Great food writing is a lot like a great meal. There are small morsels you want to gobble up quickly, like a dinner-opening amuse or a really good pork-belly slider. Then there are passages you want to savor and linger over, like you would the pressed duck at Paris’ La Tour D’Argent. Most of all, the best food writing makes me think as much as it makes me hungry.
This week—with the coming of summer in mind—I point you toward three excellent summer-reading companions, perfect for road trips, campouts, beach reading or just for relishing on the porch or patio. All three of my choices include recipes; two are, I suppose, technically cookbooks. But all three are so much more than mere collections of recipes or tips on kitchen technique. Even if you never use a single one of the recipes—and there’s a good chance you won’t—there’s delicious reading surrounding those recipes. What ties the trio together most of all is their common irreverence.
Birmingham, England, native April Bloomfield is executive chef and co-owner of a trio of coveted New York City restaurants: The Spotted Pig, The Breslin and The John Dory. Although she’s widely known to be a perfectionist in the kitchen, Bloomfield’s dishes and recipes aren’t precious. I don’t recall seeing any foams in her new book, A Girl & Her Pig, nor are there nods to the culinary chemistry forays known as molecular gastronomy. Nope, A Girl & Her Pig is downright irreverent, as evidenced by the last line of her introduction to the book: “Remember, it’s easy to make simple food taste great—as long as you don’t fuck it up.”
I like the way A Girl & Her Pig is organized, beginning—as it ought—with a chapter on breakfast, including a foolproof technique for frying an egg that’s crispy and golden around the edges (Bloomfield can’t stand “snotty” whites). She calls the fish and seafood chapter “Meat Without Feet” and devotes another whole chapter to offal: “The Not-So-Nasty Bits.” Every recipe begins with an entertaining story or anecdote; that’s where the fun reading comes in.
Most of all, this is food you really want to eat, not just admire on the plate. Fried pig’s-ear salad, for example, is not exactly haute cuisine, but who could resist pig’s ears fried in duck fat? “What a gorgeous thing,” Bloomfield says about a whole oven-roasted lamb’s head. Vegans might want to skip over her loving depiction: “It’s such a treat discovering all the different textures in the head: some bits creamy and sticky, others tender with a nice chew, the custardy brain, the meaty deposit behind the eye.” Interspersed throughout this wonderful book are helpful essays about making “a good salad,” “dinner with Marcella [Hazan],” British “bubble & squeak” and good advice on kitchen equipment, techniques, ingredients, plating and such. The book, quite simply, is a wonderful pig-out.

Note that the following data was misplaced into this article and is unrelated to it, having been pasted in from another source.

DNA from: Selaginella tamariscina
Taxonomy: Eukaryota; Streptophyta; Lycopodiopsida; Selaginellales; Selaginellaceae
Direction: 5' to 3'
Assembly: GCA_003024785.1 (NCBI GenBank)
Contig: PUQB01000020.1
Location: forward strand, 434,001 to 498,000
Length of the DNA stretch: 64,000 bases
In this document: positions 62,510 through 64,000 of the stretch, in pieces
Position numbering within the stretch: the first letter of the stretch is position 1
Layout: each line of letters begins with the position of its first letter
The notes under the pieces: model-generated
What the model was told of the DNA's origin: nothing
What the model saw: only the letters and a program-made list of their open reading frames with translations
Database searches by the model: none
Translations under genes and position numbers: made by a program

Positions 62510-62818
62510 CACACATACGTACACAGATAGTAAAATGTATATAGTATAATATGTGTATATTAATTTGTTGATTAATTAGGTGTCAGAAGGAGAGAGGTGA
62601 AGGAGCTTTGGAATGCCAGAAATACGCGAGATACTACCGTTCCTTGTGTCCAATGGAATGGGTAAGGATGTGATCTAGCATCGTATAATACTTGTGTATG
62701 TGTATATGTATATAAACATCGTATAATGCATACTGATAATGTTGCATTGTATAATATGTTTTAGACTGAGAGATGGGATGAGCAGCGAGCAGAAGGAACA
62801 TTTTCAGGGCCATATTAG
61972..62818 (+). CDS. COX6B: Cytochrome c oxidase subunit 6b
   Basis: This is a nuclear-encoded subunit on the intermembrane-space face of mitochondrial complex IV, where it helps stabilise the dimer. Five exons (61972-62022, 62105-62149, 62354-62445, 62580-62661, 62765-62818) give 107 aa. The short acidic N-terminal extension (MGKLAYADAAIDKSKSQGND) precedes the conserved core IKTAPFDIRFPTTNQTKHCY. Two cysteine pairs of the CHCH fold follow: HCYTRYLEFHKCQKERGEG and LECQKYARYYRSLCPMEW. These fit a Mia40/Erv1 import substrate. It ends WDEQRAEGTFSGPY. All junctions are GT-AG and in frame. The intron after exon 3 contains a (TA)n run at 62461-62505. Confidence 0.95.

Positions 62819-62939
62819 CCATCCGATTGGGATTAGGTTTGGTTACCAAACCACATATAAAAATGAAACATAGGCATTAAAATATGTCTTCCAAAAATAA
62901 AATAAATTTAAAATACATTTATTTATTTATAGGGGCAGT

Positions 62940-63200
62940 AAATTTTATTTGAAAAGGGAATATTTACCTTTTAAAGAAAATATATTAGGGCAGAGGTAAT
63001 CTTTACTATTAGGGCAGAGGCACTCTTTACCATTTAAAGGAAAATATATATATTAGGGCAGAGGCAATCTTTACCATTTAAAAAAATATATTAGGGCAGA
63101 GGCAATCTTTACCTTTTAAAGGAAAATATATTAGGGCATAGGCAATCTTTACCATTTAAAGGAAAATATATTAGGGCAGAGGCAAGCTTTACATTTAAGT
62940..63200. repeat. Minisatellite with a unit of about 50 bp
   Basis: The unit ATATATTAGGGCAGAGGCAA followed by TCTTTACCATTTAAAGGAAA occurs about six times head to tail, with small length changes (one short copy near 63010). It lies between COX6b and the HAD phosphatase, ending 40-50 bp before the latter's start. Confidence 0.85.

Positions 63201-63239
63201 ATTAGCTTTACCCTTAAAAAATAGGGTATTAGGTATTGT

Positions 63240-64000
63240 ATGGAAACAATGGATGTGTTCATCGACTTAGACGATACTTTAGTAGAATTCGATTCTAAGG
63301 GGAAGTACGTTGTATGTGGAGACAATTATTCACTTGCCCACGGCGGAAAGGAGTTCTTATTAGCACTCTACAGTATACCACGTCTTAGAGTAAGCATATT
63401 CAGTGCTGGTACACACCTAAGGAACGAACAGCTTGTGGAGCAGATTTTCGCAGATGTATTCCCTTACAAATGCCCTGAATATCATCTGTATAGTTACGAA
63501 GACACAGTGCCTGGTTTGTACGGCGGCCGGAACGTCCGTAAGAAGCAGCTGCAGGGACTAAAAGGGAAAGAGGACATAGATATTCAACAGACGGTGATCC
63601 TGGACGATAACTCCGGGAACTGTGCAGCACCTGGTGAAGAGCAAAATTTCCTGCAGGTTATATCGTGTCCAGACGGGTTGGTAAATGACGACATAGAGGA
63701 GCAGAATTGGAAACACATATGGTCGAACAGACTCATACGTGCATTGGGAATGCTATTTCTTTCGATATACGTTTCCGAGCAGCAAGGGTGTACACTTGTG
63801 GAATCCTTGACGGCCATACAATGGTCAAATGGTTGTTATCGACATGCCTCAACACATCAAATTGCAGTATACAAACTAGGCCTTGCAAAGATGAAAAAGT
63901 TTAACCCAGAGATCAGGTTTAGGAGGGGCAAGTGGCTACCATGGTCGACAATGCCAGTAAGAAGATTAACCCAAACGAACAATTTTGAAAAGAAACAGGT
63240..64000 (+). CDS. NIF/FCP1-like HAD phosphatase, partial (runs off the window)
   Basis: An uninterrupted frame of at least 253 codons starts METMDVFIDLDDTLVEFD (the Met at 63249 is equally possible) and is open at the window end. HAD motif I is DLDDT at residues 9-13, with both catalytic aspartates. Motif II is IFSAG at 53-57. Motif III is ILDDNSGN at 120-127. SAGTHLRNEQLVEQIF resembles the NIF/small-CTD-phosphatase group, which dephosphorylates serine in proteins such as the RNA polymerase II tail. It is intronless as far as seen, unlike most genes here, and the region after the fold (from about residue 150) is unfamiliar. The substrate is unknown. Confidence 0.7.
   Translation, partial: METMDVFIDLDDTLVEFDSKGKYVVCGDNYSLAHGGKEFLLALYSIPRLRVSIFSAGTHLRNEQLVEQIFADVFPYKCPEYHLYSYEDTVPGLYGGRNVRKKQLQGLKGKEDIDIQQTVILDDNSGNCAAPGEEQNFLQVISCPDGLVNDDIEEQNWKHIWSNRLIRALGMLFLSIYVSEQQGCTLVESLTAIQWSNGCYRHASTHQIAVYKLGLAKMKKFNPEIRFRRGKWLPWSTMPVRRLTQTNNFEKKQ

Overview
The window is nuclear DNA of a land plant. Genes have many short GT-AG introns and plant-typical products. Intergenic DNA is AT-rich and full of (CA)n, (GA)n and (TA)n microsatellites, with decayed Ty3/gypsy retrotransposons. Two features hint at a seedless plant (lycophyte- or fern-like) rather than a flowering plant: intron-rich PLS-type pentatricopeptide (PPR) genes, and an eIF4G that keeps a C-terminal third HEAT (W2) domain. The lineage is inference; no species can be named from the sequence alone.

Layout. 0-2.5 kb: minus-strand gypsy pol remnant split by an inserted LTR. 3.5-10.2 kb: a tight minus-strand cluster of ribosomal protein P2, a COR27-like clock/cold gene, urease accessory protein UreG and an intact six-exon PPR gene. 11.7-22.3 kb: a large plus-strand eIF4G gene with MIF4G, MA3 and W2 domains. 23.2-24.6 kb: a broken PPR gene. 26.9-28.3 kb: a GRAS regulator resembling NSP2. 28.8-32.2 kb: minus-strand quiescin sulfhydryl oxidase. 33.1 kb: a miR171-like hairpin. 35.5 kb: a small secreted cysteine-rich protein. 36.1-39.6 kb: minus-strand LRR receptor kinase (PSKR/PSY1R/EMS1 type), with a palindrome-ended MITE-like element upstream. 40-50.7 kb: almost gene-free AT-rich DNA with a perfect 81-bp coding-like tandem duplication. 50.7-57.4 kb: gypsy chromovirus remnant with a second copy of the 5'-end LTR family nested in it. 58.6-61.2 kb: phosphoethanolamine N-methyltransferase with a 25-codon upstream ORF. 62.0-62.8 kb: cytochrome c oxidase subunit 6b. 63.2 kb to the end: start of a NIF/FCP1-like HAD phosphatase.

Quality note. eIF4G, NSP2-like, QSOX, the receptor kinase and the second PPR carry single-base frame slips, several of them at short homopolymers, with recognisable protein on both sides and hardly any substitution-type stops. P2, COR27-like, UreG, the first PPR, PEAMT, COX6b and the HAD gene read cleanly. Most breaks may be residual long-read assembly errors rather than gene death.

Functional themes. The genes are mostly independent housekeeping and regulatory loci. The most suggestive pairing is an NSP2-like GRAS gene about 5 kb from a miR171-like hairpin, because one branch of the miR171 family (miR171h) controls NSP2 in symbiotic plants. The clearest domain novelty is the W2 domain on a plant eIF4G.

Joe Beef might just be my favorite restaurant, and I’ve never even been there. But The Art of Living According to Joe Beef sure makes me want to travel to Montreal to try it. The book’s subtitle is A Cookbook of Sorts. That’s accurate, with an emphasis on “of sorts.” Truth is, it’s so much better than a mere cookbook. Written by Joe Beef owners Fred Morin and David McMillan—along with food writer Meredith Erickson, and with a foreword by David Chang—this is what a cookbook really should be. It’s a celebration of food and drink that goes way beyond recipes. In fact, gathering and testing the Joe Beef recipes was a real pain in the ass, since nothing at the restaurant is ever written down. The restaurant itself is an homage to Charles McKiernan (aka “Joe Beef”), a “friend of the working man,” whose Joe Beef Canteen provided food, drink and shelter to scores of Montreal’s working class from 1869 to 1889.
Morin and McMillan are larger-than-life characters with appetites for food and drink so large that they can make Batali and Bourdain look wimpy. Why else would you put a foie gras breakfast sandwich on the menu? As with A Girl & Her Pig, you may not ever execute one of the Joe Beef recipes; after all, many require stuff like wild hare, veal livers and staples like beef-shank stock. I mean, I really doubt you’ll tackle the two-day project called lièvre à la royale, which involves, among other things, a rabbit, a hare, veal trotters, foie gras, caul fat and much more. This is Jim Harrison territory. But, as with Harrison, the recipes and everything in between make for fascinating reading. Why, there’s even instructions for building your own smoker (which requires welding equipment), and a food-porn-worthy centerfold of Joe Beef’s 30-item smorgasbord. Great fun, this fine book.
Lucky Peach is “a quarterly journal of food and writing”—says so right on the cover. What it doesn’t say about the current (spring 2012) “Chefs” issue, though, is that it’s also a master class on the state of cooking in 2012. Contributors range from David Chang (who thinks cooking is “dying”) and Mario Batali (who finds redemption in our modern foodie culture and TV shows) to Tony Bourdain and lesser-known cooks such as a line cook from L’Arpège, a cafeteria lunch lady, the queen of jok (rice soup), a line cook stationed at the South Pole and an army cook from Fort Bragg. There are interviews with Alain Ducasse and Eric Ripert; a timeline/remembrance of one of my favorite restaurants, Lespinasse; a history of the molten-chocolate cake; and many more recipes and reading packed into this gem of a journal. And yes, there’s a Playboy-style centerfold in Lucky Peach, too, called “Mean Cuisine.”